About Me

 Welcome! I'm Sarah and I am happy you stopped by!

I am a Chicago based artist exploring art, and getting a kick out of living life with a chronic illness, LITERALLY, FIGURATIVELY, and jokingly. 

I studied at The School of The Art Institute of Chicago, receiving a BFA, and Boston University were I received my MFA. My painting Wiedersehen (Goodbye) was on the cover of the magazine Meat Paper http://www.meatpaper.com/issues/index.htm, (issue fourteen), and a painting, A chronic Illness, was exhibited in New York City twice. On a daily basses I like to pass my time painting, blogging, and laughing with my 2nd saint bernard, Buttercup by my side.

about my work

Charles Dickens once said “...Whoever is devoted to an art must be content to deliver himself wholly to it and to find his recompense in it.” Art has been my recompense… my constant prayer through my many years of being chronically ill. Especially, now I have reached the point where my healthy years no longer outnumber the sick ones. So, I offer up each creation of art as a prayer to God; a conversation between me and God about this world I get to live in.

Currently, I have been working on my flower drawings. In the past, they have been a way to number the days I have been in chronic pain. However, I’m not sure how this happened, but they seem to have become more of a celebration of my constant determination to find happiness in the pain. One day, they turned from back and white… into to color.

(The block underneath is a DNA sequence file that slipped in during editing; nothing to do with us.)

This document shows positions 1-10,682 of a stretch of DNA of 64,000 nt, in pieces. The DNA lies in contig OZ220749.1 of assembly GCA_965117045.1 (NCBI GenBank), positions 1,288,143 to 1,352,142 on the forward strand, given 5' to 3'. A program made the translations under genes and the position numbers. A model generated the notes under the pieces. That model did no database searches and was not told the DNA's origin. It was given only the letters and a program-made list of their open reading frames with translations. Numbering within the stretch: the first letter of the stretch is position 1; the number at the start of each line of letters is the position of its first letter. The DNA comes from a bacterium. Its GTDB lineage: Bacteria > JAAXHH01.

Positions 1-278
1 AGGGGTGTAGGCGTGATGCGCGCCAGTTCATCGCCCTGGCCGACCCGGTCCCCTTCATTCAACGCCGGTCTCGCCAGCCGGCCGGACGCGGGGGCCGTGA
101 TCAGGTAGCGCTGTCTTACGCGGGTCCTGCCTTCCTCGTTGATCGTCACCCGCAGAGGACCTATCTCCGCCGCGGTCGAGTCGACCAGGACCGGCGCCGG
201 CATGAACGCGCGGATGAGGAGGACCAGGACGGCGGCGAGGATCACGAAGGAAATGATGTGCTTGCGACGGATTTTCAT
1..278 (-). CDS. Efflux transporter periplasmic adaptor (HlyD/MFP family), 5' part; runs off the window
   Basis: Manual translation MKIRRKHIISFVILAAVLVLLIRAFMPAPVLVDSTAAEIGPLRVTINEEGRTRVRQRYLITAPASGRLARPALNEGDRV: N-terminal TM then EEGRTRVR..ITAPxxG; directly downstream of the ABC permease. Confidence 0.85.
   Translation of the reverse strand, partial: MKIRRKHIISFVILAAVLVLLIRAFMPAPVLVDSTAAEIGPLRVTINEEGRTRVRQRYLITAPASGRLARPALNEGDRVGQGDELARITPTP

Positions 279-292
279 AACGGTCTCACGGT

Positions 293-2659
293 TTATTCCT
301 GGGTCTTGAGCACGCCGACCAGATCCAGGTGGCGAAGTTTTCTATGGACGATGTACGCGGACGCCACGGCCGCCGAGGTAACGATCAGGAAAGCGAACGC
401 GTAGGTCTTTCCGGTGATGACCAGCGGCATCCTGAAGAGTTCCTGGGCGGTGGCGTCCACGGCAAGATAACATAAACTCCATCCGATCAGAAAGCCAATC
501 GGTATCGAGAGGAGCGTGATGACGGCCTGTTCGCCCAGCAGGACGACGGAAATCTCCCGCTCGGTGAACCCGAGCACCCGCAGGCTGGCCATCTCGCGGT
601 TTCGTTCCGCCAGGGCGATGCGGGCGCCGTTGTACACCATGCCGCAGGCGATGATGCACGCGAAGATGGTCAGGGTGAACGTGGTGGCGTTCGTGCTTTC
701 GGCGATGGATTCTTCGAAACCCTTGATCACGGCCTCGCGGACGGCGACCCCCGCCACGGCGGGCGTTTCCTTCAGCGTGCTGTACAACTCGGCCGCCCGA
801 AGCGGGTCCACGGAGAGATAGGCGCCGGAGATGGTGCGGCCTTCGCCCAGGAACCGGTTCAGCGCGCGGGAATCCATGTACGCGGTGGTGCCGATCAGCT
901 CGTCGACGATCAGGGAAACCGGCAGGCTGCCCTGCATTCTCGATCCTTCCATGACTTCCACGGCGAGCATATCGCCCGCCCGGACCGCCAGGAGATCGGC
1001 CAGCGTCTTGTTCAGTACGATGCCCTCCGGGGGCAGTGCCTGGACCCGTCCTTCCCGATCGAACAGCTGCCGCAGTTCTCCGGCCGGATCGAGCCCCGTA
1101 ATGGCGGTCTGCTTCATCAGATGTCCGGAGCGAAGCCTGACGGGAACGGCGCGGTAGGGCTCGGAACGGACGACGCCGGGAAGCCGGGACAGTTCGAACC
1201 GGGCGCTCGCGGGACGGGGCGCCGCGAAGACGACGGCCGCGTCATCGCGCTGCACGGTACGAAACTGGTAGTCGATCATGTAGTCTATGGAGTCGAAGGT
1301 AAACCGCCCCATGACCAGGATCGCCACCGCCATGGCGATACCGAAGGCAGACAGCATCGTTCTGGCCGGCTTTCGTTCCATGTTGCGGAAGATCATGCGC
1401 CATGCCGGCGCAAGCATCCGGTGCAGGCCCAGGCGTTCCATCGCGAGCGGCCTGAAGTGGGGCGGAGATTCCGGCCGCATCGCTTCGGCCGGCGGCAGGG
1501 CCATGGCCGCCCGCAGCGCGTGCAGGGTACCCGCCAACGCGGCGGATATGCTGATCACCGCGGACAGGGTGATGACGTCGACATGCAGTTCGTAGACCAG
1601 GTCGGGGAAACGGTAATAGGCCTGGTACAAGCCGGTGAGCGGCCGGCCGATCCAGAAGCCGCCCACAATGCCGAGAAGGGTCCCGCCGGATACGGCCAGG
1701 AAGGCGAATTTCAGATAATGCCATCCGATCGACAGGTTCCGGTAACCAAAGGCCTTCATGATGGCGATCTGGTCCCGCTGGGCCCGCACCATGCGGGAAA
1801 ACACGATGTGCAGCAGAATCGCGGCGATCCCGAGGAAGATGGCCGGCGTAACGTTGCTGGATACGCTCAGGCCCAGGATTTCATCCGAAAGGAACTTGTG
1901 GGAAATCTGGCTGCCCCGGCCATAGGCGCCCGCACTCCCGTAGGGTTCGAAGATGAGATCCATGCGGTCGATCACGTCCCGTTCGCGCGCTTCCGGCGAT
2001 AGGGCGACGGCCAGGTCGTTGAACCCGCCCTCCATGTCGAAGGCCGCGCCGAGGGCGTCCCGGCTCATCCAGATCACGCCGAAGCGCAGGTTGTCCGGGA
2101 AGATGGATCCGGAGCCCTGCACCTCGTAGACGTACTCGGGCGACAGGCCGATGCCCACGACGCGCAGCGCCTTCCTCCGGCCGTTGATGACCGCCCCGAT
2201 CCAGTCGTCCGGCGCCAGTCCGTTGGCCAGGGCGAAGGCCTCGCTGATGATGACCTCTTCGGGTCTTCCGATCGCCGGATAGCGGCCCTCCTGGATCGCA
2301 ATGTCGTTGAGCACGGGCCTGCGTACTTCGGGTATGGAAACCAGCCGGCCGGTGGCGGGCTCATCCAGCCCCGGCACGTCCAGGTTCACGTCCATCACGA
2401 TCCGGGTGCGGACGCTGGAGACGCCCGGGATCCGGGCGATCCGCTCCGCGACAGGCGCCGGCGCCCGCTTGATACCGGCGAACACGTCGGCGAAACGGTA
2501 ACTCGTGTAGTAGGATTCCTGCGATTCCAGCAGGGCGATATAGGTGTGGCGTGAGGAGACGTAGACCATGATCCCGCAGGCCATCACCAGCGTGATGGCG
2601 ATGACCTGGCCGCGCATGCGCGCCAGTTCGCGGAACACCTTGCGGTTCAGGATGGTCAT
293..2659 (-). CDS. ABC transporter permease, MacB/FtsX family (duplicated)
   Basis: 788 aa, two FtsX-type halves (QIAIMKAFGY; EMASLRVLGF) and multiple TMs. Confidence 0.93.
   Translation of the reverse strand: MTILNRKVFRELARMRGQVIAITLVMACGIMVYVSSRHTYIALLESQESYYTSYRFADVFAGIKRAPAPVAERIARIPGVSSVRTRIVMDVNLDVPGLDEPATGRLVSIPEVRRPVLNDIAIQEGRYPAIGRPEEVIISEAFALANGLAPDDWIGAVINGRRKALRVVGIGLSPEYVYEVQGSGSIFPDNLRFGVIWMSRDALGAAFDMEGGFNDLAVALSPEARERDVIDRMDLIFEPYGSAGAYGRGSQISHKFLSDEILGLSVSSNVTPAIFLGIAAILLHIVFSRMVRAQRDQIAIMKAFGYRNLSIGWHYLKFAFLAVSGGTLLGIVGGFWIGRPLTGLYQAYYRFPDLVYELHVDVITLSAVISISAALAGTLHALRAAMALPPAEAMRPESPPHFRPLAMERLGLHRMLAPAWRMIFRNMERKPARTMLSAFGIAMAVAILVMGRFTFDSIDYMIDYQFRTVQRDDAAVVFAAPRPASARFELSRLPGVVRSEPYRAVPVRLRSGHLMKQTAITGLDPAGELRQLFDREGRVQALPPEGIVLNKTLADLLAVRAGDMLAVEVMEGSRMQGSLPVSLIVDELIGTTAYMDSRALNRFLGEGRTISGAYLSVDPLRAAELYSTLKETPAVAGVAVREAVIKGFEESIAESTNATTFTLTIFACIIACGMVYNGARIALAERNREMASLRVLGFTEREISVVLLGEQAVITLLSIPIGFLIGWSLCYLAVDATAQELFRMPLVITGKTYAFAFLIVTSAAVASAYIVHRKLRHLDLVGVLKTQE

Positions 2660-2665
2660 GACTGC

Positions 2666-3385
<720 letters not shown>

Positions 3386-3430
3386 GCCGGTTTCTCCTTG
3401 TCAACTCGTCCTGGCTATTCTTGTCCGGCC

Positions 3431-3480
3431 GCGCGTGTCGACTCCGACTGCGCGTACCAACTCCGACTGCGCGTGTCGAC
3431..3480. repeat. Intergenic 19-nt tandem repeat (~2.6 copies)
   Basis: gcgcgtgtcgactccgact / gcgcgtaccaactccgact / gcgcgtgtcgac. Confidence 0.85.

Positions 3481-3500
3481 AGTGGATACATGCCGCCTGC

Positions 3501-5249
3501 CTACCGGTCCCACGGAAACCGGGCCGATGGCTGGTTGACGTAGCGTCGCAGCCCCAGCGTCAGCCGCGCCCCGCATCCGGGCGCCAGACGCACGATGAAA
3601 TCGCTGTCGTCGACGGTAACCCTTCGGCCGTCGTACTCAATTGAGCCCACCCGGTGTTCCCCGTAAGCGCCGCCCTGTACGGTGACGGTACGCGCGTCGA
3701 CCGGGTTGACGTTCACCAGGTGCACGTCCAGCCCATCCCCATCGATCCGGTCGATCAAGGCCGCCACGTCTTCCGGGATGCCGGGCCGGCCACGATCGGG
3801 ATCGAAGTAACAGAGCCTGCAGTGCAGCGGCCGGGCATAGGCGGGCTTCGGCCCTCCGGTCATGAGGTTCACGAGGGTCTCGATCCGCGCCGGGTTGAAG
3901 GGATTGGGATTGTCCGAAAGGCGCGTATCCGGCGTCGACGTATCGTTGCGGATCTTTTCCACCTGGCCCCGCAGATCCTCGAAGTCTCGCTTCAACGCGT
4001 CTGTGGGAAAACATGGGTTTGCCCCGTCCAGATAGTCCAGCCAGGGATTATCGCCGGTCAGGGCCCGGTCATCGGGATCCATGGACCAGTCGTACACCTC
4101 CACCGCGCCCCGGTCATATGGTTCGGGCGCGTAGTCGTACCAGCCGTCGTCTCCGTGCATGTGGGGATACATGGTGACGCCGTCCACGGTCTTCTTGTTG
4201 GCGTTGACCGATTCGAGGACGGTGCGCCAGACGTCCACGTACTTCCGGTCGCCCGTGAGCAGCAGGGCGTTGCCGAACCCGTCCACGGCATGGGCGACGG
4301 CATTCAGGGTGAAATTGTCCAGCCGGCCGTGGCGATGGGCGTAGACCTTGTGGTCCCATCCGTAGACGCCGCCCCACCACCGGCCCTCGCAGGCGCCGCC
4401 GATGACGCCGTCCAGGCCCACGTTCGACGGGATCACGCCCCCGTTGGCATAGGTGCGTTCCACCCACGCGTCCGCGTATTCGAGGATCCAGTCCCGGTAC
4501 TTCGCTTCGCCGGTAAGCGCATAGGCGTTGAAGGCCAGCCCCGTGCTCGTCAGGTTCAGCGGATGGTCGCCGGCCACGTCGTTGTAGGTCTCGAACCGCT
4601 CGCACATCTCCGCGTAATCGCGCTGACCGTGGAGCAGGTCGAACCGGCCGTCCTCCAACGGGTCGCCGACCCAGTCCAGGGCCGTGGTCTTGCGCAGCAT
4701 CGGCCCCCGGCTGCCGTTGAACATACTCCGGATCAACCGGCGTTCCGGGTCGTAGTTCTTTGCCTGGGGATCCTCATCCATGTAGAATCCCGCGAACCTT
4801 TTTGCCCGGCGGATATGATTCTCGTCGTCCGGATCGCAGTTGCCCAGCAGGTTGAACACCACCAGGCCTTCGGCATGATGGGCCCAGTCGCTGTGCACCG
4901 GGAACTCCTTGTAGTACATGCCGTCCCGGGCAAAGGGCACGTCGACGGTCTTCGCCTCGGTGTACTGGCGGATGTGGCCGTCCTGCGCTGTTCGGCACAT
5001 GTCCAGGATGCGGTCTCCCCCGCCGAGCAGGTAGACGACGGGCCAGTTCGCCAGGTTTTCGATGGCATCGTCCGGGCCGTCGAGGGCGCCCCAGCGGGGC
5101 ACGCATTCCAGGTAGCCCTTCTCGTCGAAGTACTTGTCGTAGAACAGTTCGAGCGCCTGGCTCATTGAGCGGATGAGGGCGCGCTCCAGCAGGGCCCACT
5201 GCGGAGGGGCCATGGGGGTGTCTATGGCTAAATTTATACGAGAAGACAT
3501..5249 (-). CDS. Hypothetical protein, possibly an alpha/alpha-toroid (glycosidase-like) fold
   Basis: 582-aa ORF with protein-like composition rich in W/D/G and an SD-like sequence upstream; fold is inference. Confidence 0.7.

When I first choose to portray meat in my paintings, I was reeling from a death in my family. Before that point, I had never thought of painting meat. However, at that moment I happened to think about two things. One, Dutch still life painters and their still life’s of meat and of my own family. Two, my grandfather was once a butcher. So, it seemed natural to start painting meat in that instant. Meat became a good way to represent the life and death that surrounded me. Later on, meat became a great way to show constant physical pain in my work.

The evolution of the rubber chicken came for my long-term admiration of Chaim Soutine's chicken paintings and it mixed well with my sense of humor. Ultimately, resulting in the birth of my chicken paintings. In my work, the hanging rubber chicken describes both the comedy and endlessness of a chronic illness and at times, depicting Christ and Christ’s sense of humor.